Being able to develop an idea from scratch and going through the stages to make it a complete song is every music producer’s dream. Part and parcel of this is knowing how to edit, EQ, and mix vocals since the vocals are usually the stars of the show in most songs.
Getting into vocal mixing may be a little intimidating at first, but the more time you spend honing your skills, the better you become. Having this skill under your belt not only opens up more opportunities for your career but also gives you a deeper understanding of audio and mixing.
How to Edit Vocals in FL Studio
Editing usually involves cleaning up the vocals, making sure they are in time with the beat, and trying to get them at a consistent volume. The whole editing process may be very time-consuming but creates the foundation of your mix.
Step 1: When editing, you’ll mostly be switching back and forth between the pencil tool and the slice tool. I usually like to start by getting rid of empty and unwanted parts in the vocal so that I’m only left with what I need. Here, I’ll get rid of the unnecessary empty audio at the start and end by resizing it.
Step 2: Next, for clear concise vocals, nudge some portions of the vocal back and forth so that they are in time with the instrumental’s elements and aligned with the other vocals. Vocal aligning creates a more cohesive mix and a more enjoyable listening experience.
Step 3: This step is optional and mostly depends on the vocal’s dynamics. Use volume automation to get a more consistent level. This evens out the vocal’s dynamics which stops the compressor from overworking and creates a more natural feel.
How to EQ Vocals in FL Studio
It’s standard practice to start with rolling off the low frequencies. Aside from vocals, low frequency instruments are also integral in defining the mix. A build-up of low frequencies from different instruments will leave your mix sounding muddy and unprofessional. Rolling off these frequencies from the vocal leaves room for the kick, bass, and other low frequency elements to shine uninterrupted leading to a better-sounding mix.
The cut-off frequency should be just below the fundamental frequency of the vocal. After rolling off the low frequencies, do more subtractive EQ using a bell filter to find resonating and problematic frequencies in the vocal and attenuating them.
How to Mix Vocals in FL Studio
Mixing vocals involves applying various effects to process the audio to fit in the mix. Here I’ll be stating some common guidelines to use when mixing vocals, but always experiment and find out what works for you.
Tuning the vocal
In modern music, especially for more melodic genres, tuning the vocal is an absolute must to make sure the artist stays in the key of the song. For this, you can use FL’s stock pitch correction plug-in ‘Pitcher’. It has a straight-forward interface and minimal controls making it great when you’re in a rush.
Alternatively, if you want more control over the tuning aspects, you could use NewTone. With NewTone, you can dive even deeper and manually tune the vocal word by word.
If the stock plug-ins don’t work for you, you can try purchasing their paid alternatives such as Auto-Tune and Melodyne for a higher quality of tuning. If you’re not looking to break the bank, you can use free alternatives such as Grallion or MAutoPitch.
Through compression, we’re able to control the dynamic range of the vocal. Dynamic range is the difference between the loudest and quietest parts in audio. Artists go through plenty of emotions while recording. They may start off with high energy singing their lungs out and switch to whispering by the end of the recording. Through compression, we can control these dynamics to get a more consistent vocal performance.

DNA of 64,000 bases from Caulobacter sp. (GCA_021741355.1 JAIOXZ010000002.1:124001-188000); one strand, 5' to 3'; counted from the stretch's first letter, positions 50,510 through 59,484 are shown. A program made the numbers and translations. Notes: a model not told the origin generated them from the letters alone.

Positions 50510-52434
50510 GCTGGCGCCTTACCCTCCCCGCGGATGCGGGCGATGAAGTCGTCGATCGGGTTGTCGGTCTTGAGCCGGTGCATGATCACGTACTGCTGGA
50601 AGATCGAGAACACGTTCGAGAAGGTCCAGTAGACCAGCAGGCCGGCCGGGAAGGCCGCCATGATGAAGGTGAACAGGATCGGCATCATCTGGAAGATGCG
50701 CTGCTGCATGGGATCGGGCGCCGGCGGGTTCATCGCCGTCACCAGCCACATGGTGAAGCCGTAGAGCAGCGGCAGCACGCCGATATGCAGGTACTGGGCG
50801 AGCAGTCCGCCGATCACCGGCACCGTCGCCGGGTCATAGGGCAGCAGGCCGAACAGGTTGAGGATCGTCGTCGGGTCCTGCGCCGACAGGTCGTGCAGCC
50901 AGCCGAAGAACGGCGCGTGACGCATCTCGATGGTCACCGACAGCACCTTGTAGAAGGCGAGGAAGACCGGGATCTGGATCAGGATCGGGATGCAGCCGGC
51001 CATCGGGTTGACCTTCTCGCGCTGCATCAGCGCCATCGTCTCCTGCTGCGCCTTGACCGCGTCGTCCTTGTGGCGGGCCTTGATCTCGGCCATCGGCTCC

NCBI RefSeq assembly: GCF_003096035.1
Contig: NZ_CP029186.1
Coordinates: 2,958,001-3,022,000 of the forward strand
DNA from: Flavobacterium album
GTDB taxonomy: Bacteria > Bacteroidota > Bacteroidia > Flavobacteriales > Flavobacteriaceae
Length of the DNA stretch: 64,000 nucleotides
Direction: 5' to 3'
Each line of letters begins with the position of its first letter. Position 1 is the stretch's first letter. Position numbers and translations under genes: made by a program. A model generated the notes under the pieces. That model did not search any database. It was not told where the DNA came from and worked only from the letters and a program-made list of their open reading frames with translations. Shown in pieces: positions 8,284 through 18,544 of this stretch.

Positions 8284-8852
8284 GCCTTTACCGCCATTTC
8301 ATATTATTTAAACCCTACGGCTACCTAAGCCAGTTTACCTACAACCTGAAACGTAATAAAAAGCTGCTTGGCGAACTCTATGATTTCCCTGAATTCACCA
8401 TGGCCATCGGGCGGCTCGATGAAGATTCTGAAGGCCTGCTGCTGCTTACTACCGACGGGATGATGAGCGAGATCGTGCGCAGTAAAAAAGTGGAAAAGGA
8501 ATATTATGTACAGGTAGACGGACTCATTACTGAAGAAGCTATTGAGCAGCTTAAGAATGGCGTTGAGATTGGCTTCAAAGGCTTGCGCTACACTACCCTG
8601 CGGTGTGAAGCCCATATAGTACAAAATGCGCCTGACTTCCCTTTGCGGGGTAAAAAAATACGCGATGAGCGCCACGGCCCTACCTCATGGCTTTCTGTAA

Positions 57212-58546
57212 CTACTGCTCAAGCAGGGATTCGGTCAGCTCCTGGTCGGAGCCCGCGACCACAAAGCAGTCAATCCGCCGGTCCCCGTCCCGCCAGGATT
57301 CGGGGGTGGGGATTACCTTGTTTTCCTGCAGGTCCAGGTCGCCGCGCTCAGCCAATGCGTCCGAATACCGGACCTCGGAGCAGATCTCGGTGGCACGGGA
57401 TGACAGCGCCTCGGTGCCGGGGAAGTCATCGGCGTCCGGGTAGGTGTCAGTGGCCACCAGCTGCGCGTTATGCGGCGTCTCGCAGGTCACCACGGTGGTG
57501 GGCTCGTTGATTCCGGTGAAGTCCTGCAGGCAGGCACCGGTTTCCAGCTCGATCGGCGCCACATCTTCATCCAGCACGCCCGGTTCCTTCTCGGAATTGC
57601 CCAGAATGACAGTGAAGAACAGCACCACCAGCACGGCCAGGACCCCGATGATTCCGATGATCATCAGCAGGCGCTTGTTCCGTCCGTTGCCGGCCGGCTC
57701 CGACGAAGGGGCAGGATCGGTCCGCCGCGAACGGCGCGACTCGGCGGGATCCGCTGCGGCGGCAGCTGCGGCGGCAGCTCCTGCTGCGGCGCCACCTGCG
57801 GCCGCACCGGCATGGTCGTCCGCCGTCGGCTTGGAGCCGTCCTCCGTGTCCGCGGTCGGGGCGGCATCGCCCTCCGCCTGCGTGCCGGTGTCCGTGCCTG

If you’re new to compression, start out with a ratio of 3 or 4 and reduce the threshold until it sounds right. Next, slowly increase the attack from the slowest setting, for the release do the opposite until you achieve your desired outcome.
De-essing allows us to tame the harsh frequencies created when an artist says the letter ‘S’. If not controlled, these harsh frequencies will pop out in the final mix when it is pushed into a limiter leading to a not-very-enjoyable listening experience. A de-esser is basically a multiband compressor that works by attenuating the harsh frequencies. Use this sparingly as too much de-essing will give the artist a lisp.
FL Studio comes with de-essing presets for Maximus and Patcher. Use this to get a better understanding of de-essing when mixing vocals.
Delays & Reverbs
These two effects are responsible for creating the feeling of depth in a mix. Reverb gives the vocal space while delay is used for emphasis and filling up spaces. For reverb, Increasing the pre-delay introduces a slight delay to the reverb, therefore, allowing us to hear the vocal better. Using delays and reverbs as sends gives us more control over the effects without disrupting the vocal and also allows us to apply some processing to the delayed/reverbed signals. A great application of this is using a send combining both reverb and delay to create an echo effect.
The lead vocal will normally remain in mono since it is required to be at the center stage of the mix. For background vocals, adlibs, and harmonies, however, panning them to the left or right increases the stereo image and leaves enough room in the middle for the vocal. With panning you can get as creative as you’d like although main instruments such as the kick, snare, bass, and lead vocal in the mix sound better coming from the center of the stereo image.
When it comes to vocals, you’ll need to train your ears over time. The more you edit and mix the better you become so don’t get intimidated if you’re just starting out. Just jump into FL Studio, experiment, learn, and most importantly, have fun!